During third week this quarter, a Christian group on campus offered free baked goods, haircuts, massages, care packages, test materials and rides to school. Some would argue all the kindness comes with strings attached. But so what if someone or some group does something kind expecting something in return? The fact is that in this society and in our times, anyone can walk up, take advantage of the freebies, say “thank you” and walk away. Ideally, kindness is altruistic and asks for nothing in return, but in the meantime, kind actions are still kind actions, regardless of whether their intent makes good things happen. Habitat for Humanity happens to be evangelical, but in the meantime builds homes all over the world for those who can’t afford a place to live. Another fact is that everyone, from professors to politicians to parents to children, has motives and everyone acts rationally in order to balance their interests with the interests of others. Why should the motives of a religious group be treated any differently then those of a political or social group?

    Evangelist groups on campus also take part in sharing testimonies about personal experiences with the divine, either by walking up to people individually or via loudspeaker on Library Walk. Some will complain this is intrusive or not worth hearing. While those uninterested can politely decline or walk away, they will have given up the opportunity, in the “repressed” climate of UCSD, to witness students speaking openly about issues in life that affect everyone — family, love, drugs, stress and so on. One doesn’t have to share someone’s beliefs or lifestyle in order to learn from their basic experiences.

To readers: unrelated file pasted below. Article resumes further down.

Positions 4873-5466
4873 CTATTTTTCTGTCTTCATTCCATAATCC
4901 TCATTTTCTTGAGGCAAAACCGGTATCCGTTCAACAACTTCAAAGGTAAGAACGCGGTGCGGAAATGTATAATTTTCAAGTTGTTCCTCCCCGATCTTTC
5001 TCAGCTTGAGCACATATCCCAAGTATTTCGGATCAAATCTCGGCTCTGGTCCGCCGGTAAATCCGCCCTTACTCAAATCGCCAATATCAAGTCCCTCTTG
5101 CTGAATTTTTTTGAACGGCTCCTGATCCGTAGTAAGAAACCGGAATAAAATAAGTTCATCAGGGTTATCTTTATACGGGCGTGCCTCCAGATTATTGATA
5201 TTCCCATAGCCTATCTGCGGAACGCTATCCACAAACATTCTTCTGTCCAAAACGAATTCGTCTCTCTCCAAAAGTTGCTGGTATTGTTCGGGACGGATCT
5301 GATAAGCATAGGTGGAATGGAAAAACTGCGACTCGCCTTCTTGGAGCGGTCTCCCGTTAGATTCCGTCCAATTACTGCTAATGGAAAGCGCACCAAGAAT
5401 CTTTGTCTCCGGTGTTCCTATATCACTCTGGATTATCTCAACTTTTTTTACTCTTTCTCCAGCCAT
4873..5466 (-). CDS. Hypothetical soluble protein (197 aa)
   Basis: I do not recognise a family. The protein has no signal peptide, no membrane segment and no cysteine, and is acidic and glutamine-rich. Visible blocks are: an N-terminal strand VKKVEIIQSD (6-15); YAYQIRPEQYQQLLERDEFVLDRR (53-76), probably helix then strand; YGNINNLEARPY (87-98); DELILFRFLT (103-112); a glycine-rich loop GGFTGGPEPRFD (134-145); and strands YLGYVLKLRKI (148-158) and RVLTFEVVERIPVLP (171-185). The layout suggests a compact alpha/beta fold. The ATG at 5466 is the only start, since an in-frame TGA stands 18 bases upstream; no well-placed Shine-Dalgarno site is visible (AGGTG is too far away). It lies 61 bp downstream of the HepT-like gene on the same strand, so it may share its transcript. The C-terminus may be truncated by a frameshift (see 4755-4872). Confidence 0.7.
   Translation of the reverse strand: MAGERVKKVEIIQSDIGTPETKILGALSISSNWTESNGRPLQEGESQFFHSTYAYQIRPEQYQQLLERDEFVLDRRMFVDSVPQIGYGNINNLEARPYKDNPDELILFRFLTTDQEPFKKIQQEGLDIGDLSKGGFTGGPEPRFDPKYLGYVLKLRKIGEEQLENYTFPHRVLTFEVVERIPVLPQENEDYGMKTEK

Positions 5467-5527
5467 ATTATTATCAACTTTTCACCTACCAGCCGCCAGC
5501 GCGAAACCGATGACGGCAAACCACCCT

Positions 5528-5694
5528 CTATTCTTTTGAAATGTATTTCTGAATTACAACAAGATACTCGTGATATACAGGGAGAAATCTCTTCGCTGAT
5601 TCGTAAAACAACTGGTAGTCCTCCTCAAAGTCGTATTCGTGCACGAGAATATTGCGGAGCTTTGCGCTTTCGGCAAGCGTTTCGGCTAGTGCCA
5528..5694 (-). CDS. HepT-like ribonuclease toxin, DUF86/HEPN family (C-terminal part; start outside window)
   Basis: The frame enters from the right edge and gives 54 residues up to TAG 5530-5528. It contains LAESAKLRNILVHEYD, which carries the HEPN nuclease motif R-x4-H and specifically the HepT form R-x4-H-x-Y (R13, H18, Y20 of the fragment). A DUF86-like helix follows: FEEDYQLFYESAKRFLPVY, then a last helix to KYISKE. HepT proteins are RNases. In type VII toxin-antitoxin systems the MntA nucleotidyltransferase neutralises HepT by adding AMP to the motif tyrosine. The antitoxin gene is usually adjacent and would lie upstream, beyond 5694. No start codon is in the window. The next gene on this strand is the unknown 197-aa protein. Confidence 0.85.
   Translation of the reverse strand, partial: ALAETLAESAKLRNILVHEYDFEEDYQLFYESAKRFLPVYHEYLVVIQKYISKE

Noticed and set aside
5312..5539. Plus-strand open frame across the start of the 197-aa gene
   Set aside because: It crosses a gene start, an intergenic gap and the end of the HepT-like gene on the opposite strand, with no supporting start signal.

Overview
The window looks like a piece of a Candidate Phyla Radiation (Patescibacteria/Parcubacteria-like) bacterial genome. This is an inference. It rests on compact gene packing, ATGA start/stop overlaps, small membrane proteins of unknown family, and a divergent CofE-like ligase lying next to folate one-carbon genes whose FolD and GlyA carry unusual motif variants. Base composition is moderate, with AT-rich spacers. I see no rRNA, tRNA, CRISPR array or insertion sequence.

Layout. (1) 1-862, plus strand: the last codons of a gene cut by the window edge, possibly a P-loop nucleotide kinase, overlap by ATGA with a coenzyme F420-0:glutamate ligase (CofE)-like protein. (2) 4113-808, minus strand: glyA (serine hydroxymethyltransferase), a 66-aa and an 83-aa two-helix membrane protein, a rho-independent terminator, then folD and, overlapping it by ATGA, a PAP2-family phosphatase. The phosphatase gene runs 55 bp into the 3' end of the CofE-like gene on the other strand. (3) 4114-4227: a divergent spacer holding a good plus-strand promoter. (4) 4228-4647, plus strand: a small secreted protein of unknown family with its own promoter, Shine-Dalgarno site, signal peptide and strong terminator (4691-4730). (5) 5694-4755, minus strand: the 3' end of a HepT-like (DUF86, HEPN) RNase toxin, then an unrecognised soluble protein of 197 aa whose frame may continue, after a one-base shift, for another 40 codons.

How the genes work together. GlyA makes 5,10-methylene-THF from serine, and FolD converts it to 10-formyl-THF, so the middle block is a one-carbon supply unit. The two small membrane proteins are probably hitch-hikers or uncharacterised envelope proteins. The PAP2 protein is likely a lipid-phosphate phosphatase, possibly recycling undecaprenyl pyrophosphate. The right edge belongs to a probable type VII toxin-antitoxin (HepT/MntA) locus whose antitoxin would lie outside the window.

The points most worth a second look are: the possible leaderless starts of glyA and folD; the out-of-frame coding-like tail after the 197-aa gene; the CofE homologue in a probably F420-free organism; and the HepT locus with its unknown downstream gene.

Admittedly, there are extremist evangelical groups, of the religious and not-so-religious kind, that cross boundaries of basic respect, personal space and even safety.

    Last year, a non-UCSD-affiliated religious group came to campus with graphic posters 150 feet tall of aborted fetuses and placed them in front of Geisel Library. This was viewed by quite a few as somewhat distasteful, but the answer was not to make the group leave. In response, VOX, the Planned Parenthood group, brought out large posters verging on pornographic. Conversations were started, dialogue exchanged.

    But, there are those who cross the line. Brother Jeb, a free-floating proselyte in his late 50s, used to come to Library Walk a few years back and perch on the cement blocks, preaching chastity to “college girls trying to seduce me,” and stressing that their bosoms were intended to “feed thirsty babies” and not for public display. Many students found Brother Jeb amusing but some also found his additional hostile words about Asians and Jews offensive.

    The kinds of groups that make disrespectful moral judgments about others and cannot respect the beauty of diversity are an unfortunate part of reality, but they have a right to voice their views. Others will then have the opportunity to respond and challenge their ideas. Some groups may spout seemingly ominous ideology, like the Cyborg Collective’s message that “All is cyborg, cyborg is all. Resistance is futile.” But chances are, your life will not be overtaken by cyborgs and your resistance is not futile.

    The point is, there is something to learn from everyone. Evangelists, whether in the context of religion or in the context of a student group protesting budget cuts, offer something to, at the very least, think about. Exploring thought is something college students should not be afraid of.